Oirase and Lake Towada
The lake is a dual crater lake that was formed by the caving in of a volcano mouth that was formed by a giant eruption. With a depth of 327 meters, the lake is the third deepest in Japan and the largest caldera lake on Honshu. The water is so translucent that you can see the bottom up to 10 meters deep.
Lake Towada reflects the four seasons in its clear blue water accentuated by the fresh green of spring, autumn leaves, and the snow in winter, giving the lake a mysterious beauty. There are observation points set up around the lake, so you can enjoy the lake’s appearance from different angles.
Seeing the lake from a boat lets you view a different kind of beauty than the view can be seen from the lakeshore.
The Oirase-gawa river flows from Lake Towada-ko, and the 14-kilometer source section between Nenokuchi and Yakeyama is called the Oirase Mountain Stream. It runs through a virgin forest rich in variety, containing white cedar trees, Japanese beech, and maple trees. Along with Lake Towada-ko, the river has been designated as a special scenic spot and a natural monument of Aomori.
If you walk along the banks of the stream, you can see the beauty of nature from close-up, such as dense green vegetation, ripples in the river, and rocks poking above the water covered with plants and moss.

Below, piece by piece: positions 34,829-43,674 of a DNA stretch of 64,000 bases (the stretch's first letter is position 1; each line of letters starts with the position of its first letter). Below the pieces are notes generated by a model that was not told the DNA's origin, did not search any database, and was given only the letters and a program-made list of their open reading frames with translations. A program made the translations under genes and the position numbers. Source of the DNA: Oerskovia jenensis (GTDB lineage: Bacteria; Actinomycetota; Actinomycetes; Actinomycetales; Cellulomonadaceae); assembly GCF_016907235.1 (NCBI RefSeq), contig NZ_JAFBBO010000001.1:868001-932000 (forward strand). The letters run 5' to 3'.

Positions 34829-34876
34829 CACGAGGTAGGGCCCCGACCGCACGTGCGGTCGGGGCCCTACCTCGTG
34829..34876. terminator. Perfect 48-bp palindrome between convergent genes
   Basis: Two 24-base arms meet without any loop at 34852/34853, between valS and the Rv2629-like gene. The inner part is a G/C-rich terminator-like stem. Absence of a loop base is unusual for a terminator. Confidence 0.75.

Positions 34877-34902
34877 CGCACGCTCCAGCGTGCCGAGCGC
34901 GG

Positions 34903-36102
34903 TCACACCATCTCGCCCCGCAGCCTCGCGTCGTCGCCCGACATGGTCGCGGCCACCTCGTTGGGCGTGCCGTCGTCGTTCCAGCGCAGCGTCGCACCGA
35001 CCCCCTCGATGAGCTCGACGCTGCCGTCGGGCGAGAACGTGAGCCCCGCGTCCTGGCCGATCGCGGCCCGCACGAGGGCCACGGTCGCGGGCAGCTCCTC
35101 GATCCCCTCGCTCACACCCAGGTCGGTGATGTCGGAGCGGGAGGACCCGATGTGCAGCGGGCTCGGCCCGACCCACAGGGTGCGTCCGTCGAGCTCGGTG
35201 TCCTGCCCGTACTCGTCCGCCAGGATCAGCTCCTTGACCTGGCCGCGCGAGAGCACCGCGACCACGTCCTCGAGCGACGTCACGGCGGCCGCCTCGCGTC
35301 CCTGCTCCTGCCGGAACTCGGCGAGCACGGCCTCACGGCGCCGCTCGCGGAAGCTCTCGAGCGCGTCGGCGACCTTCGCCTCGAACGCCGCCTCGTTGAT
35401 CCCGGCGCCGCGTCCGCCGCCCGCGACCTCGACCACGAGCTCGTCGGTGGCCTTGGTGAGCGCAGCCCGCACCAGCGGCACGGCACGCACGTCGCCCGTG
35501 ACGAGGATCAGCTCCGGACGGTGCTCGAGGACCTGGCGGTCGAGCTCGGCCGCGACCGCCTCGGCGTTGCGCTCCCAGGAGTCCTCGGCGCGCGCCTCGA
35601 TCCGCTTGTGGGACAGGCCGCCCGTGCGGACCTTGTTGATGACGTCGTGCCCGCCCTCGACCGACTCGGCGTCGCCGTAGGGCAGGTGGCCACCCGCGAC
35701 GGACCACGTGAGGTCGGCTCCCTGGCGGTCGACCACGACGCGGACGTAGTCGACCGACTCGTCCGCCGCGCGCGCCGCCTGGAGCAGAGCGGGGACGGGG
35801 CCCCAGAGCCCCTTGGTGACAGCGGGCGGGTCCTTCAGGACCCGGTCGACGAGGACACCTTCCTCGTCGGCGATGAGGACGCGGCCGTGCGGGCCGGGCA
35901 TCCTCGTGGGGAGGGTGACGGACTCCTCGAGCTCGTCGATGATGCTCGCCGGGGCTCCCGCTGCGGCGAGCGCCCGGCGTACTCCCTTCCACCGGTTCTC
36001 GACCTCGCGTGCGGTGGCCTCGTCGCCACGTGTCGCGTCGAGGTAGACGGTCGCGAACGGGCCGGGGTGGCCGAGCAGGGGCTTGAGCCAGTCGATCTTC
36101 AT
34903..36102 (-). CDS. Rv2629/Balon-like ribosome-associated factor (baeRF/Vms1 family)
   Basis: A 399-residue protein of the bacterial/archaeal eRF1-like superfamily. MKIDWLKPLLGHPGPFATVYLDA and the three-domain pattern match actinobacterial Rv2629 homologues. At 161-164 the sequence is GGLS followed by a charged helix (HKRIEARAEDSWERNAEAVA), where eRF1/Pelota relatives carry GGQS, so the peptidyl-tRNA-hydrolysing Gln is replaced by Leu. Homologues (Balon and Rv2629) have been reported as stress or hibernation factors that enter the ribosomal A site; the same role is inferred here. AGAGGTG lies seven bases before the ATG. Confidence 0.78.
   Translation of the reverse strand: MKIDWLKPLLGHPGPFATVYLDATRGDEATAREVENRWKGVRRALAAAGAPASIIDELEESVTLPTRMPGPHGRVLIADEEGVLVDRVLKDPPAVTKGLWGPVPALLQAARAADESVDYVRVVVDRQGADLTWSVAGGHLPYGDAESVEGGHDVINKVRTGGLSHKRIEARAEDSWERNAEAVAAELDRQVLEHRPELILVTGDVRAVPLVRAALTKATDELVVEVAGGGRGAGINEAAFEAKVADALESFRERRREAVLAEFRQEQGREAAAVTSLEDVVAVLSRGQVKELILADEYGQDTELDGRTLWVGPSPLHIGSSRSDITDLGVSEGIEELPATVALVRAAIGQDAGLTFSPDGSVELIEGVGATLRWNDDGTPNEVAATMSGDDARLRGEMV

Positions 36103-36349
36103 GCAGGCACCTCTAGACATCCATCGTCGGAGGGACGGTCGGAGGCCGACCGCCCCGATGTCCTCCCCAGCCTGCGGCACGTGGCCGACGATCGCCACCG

Jyuniko: 12 Lakes
Lake Juniko, a lake of mystery in the northwestern foothills of the Shirakami Mountains, is surrounded by a dense beech forest. Lake Juniko actually consists of a group of 33 lakes and marshes. Among them, Ao-ike Pond is particularly beautiful and fascinates visitors with its mysterious cobalt blue water.
Mt. Iwaki, the highest mountain in Aomori, has been treated as a sacred place and has served as the symbol of Tsugaru since ancient times. If you visit the mountain that watches over the people of Tsugaru, you feel surely feel the spirit of Tsugaru.
Often called “The Mt. Fuji of Tsugaru,” Mt. Iwaki is a volcano with an altitude of 1,625 meters. It is the highest mountain in Aomori.